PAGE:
As an emerging power, China hopes to reconstruct the existing international system in East Asia and create better conditions to support its national interests without adopting an aggressive posture at the same time. Taking the initiative to start the six-party talks in 2003 to negotiate North Korea's nuclear programme, Beijing wished to become the leader of a new chapter in East Asia's history. On the one hand, China hoped to take control over the process of North Korea's denuclearisation; on the other hand, it wanted to use the momentum to build its positive image and reputation in the international arena.
The Five Principles of Peaceful Coexistence have been used as the guide for China's foreign policy since the 1950s. Since the 1980s, Chinese foreign policy has aimed to promote a peaceful international and regional environment for its domestic economic development. This article puts across the argument that, contrary to the desired goals of these principles, China has unintentionally contributed to the deterioration of the situation on the Korean peninsula. As a result, it may need to adjust its approach to better deal with this difficult foreign policy challenge in the years ahead.
Major factors that have jeopardised the Chinese initiative in the peace process are analysed here: China's peaceful but inflexible foreign policy principles, North Korea's independent policy, the nuclear crisis and the United States' role in East Asia. The argument posited is that although Chinese policymakers and scholars took an optimistic approach by claiming that China's Korean peninsula policy serves the interests of China and others involved, the problem has now become more serious than ever. (1)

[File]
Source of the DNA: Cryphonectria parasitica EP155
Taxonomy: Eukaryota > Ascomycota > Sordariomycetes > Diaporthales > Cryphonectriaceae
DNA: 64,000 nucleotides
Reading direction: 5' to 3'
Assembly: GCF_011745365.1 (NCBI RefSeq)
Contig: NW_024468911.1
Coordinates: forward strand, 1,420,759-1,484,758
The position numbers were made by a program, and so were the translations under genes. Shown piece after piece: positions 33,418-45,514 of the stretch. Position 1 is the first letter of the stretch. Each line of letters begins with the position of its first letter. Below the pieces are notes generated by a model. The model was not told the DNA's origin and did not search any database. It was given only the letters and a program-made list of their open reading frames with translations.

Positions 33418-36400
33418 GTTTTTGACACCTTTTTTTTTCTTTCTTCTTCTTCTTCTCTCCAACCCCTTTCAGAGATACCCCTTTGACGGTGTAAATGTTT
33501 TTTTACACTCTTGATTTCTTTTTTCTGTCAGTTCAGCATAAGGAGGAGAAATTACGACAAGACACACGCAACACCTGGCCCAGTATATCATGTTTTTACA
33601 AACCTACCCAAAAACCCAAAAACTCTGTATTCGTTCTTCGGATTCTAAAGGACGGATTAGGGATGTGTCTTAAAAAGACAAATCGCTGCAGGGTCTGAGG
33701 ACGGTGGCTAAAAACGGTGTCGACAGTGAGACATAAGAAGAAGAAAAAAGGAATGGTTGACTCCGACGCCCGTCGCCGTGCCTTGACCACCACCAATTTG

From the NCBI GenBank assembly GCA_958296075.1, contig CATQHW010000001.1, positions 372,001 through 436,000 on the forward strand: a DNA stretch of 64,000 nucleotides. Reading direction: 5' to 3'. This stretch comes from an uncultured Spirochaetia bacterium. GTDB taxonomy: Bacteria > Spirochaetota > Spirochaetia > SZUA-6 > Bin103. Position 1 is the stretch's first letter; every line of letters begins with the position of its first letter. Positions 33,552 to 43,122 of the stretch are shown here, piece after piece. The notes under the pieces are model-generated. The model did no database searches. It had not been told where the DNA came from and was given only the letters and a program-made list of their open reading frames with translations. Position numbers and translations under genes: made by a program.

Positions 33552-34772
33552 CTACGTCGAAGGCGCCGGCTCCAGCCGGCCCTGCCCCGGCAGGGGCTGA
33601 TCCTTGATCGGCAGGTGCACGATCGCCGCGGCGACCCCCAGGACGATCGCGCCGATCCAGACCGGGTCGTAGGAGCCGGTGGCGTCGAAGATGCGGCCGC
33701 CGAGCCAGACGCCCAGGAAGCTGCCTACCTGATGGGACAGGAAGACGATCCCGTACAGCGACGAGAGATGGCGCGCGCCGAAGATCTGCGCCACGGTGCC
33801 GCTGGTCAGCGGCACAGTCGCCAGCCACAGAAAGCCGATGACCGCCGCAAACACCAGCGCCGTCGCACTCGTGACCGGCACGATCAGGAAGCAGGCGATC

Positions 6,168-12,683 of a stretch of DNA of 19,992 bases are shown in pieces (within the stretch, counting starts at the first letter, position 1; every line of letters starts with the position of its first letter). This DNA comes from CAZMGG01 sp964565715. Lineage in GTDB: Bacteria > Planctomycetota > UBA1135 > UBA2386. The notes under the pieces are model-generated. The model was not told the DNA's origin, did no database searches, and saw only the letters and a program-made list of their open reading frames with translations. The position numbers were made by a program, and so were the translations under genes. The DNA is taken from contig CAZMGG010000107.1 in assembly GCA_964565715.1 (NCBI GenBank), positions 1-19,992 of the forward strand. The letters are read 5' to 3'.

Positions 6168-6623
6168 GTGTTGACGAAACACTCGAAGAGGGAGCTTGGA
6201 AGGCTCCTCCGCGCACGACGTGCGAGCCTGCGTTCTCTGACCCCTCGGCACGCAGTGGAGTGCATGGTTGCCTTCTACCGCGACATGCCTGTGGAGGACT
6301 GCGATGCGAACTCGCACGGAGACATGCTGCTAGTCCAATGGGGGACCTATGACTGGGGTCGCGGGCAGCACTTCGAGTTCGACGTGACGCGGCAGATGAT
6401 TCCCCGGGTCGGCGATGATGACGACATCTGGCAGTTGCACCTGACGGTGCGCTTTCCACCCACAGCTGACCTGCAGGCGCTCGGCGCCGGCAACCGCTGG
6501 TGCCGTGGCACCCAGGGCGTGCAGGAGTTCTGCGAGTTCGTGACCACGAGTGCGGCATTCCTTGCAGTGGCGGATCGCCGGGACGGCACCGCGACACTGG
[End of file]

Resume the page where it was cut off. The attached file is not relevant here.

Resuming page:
China's Foreign Policy Principles
The peaceful principles of Chinese foreign policy are rooted in the Middle Kingdom's pre-Opium War tributary system and trade-oriented foreign relations, and reflect the Chinese traditional virtues of being passive and self-oriented. China has claimed that only by upholding the Five Principles of Peaceful Coexistence can international problems, such as the Korean peninsula nuclear issue, be resolved.
In various Chinese Communist Party's documents published in the early 1950s, especially after the Bandung Conference in 1955, the Five Principles of Peaceful Coexistence--mutual respect for each other's territorial integrity and sovereignty, mutual non-aggression, non-interference in each other's internal affairs, equality and mutual benefit and peaceful coexistence--had become the flagship of the New China's diplomacy. (2) Since then, Chinese diplomats and policymakers have used these principles as guidelines for Chinese diplomacy.
In Chinese culture, the notion of an ideal order under heaven differs from the Western understanding. In China, the solid basis for being moral is found in the Confucian school. First of all, the moral order stems from the family hierarchical order. Next, this order constitutes the basis for social order. Moral leadership is exemplified by enlightened rulers, who live in accordance with the norms and spread them through wise measures of education and social control. The values embodied include harmony, stability and hierarchy. From the Confucius tradition, only individuals with moral forces are capable of building relationships with others. Such cultural values also apply to nation-states. Although China joined the "non-Chinese world" after its forced opening in the mid-19th century, it hoped to build and maintain its unique and superior character.
In the late 1990s, along with "national studies fever" (guo xue re), the Chinese authorities started to revive the Confucian traditions in order to present China as a positive and peaceful power. The Confucian rhetoric reached its peak in the "harmonious world" and "harmonious society" concepts of Hu Jintao. In Hu's opinion, there are four major parts to "upholding a lasting peace" (chijiu heping). …